When a toilet continues to run after the tank fills with water, the float or fill valve isn’t functioning properly. A constantly running toilet is not only irritating, it can waste thousands of gallons of water a month. If adjusting the float doesn’t solve the problem, the fill valve needs to be replaced.
Clogs and Blockages
If a toilet won’t flush, there’s a clog or blockage in the trap or drain line. If plunging the toilet doesn’t clear the clog so the water drains out of the bowl, avoid flushing the toilet as this can cause an messy overflow. A licensed plumber can use a toilet snake or auger to clear the blockage.
Slow flushes can be caused by a few different problems. The water level in the toilet tank may too high, or the bowl’s inlet holes may be clogged with hard water scale or debris. If the issue is a partially blocked drain line, the next flush could cause a complete blockage and result in an overflow. To prevent this, it’s wise to have a plumber identify and correct the exact cause of the problem.
Tank Doesn’t Fill
If the tank doesn’t refill after a flush, the fill valve has likely failed and stuck shut. To avoid having to use a pail of water to complete each flush, you’ll need to have the fill valve replaced.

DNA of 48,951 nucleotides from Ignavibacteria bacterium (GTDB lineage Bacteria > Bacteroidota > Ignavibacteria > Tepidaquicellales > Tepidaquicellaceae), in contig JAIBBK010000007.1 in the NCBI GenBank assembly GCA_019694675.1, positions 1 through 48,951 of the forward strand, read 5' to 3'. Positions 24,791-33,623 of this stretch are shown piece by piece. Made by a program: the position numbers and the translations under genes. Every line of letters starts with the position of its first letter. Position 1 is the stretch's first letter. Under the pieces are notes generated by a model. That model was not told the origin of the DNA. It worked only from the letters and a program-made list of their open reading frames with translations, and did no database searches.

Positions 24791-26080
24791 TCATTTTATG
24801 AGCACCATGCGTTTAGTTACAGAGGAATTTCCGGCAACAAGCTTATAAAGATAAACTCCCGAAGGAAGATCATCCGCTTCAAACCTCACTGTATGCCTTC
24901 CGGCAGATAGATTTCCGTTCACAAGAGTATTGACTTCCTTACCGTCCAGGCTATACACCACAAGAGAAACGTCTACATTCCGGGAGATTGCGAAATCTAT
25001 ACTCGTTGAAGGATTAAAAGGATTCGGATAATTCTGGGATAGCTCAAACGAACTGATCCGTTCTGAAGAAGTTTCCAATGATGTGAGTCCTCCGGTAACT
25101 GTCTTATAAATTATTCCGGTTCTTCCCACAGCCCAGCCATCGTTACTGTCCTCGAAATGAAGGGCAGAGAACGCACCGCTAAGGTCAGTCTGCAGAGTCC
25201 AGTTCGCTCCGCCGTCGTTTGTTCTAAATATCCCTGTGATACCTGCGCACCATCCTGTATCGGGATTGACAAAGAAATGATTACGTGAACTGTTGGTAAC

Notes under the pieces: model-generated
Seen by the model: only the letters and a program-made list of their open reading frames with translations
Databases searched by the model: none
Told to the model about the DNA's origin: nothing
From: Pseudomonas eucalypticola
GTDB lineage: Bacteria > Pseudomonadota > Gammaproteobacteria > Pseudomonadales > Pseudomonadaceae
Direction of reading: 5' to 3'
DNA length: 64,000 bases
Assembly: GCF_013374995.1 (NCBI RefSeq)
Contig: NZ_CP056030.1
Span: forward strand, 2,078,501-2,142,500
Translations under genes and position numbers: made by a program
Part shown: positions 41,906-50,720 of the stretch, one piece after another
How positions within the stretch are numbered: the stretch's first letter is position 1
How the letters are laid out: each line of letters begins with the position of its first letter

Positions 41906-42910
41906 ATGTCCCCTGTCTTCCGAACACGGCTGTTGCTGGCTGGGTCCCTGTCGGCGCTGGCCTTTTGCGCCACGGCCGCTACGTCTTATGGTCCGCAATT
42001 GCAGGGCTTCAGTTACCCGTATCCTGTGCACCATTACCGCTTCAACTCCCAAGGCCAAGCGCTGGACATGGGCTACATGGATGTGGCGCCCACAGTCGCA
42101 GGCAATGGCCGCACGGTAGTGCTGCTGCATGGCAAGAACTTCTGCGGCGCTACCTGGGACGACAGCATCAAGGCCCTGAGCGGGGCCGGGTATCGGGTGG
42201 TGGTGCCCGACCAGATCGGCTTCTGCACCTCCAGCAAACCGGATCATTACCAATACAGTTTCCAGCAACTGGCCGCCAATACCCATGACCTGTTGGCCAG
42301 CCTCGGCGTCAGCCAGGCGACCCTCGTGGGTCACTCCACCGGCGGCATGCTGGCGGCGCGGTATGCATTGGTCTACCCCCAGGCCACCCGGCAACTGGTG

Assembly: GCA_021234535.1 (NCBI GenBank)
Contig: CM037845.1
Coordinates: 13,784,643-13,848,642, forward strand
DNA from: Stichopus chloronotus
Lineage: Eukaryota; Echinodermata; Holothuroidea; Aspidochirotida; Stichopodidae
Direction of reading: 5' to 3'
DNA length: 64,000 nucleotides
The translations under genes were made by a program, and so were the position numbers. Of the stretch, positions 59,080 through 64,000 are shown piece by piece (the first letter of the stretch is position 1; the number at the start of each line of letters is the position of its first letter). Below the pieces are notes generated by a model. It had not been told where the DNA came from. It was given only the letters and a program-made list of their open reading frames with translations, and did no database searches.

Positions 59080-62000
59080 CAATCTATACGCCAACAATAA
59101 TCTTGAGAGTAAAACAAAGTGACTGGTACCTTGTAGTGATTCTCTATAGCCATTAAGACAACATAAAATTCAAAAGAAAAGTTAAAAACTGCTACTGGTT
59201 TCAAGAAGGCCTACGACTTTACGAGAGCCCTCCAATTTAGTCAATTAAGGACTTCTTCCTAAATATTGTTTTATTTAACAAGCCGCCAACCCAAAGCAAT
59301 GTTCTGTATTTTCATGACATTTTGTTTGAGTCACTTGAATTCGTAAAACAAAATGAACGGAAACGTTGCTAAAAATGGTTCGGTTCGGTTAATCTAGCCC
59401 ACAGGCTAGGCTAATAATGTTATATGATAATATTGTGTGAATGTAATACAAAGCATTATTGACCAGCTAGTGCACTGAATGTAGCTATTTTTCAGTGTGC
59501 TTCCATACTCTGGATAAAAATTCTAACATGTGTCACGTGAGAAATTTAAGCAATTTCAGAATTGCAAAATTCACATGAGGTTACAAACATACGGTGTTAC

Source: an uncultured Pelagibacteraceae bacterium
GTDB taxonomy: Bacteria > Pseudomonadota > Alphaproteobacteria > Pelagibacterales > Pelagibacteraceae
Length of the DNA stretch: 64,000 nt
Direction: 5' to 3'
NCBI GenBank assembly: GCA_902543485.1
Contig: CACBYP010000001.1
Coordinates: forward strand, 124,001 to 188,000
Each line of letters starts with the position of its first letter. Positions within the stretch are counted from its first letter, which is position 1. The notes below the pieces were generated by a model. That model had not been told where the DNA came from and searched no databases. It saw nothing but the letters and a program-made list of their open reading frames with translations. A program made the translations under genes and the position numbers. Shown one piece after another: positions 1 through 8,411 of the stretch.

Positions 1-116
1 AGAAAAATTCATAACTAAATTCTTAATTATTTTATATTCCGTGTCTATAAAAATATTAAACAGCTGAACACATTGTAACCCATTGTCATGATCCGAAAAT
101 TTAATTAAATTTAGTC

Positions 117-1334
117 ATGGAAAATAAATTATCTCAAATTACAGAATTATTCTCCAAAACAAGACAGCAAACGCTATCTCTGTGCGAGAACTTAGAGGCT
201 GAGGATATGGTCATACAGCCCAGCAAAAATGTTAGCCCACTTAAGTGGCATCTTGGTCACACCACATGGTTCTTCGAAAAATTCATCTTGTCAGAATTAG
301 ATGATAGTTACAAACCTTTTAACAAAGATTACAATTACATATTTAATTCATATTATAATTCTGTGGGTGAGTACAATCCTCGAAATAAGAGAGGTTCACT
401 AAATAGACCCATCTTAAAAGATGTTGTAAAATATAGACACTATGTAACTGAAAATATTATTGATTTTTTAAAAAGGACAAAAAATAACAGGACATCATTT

Water seepage from under the toilet usually means the wax seal between the base and sewer line flange needs to be replaced. If there’s water on the floor around the toilet, the rubber washer on the fill valve bolt or tank bolt has likely cracked, allowing water to drip out.
For expert toilet repair in Cincinnati, contact the licensed plumbing pros at Apollo Home Heating, Cooling and Plumbing today.
From wasted water to messy overflows to personal inconvenience, a toilet that doesn’t work correctly can be a significant problem. When your bathroom plumbing system is acting up, you can count on your local trusted handyman to help resolve common toilet issues.
Common Toilet Issues
- Incomplete or partial flushes: If the toilet doesn’t produce a complete flush the first time, the problem could be in the flapper valve that closes to let the tank refill. It may be closing too fast, or the chain that lifts the flapper may be too long. The water level in the tank may also be too low.
- Unstable toilet: If the entire toilet itself moves in any direction when someone sits on it, the grout between the toilet and the floor may be missing or weakening. The anchor bolts holding the toilet to the floor may also be weak or coming loose, especially if the flooring itself has been damaged by water. Grout can be replaced and anchor bolts can be retightened. If the floor is damaged, it will probably be necessary to replace some sections of flooring.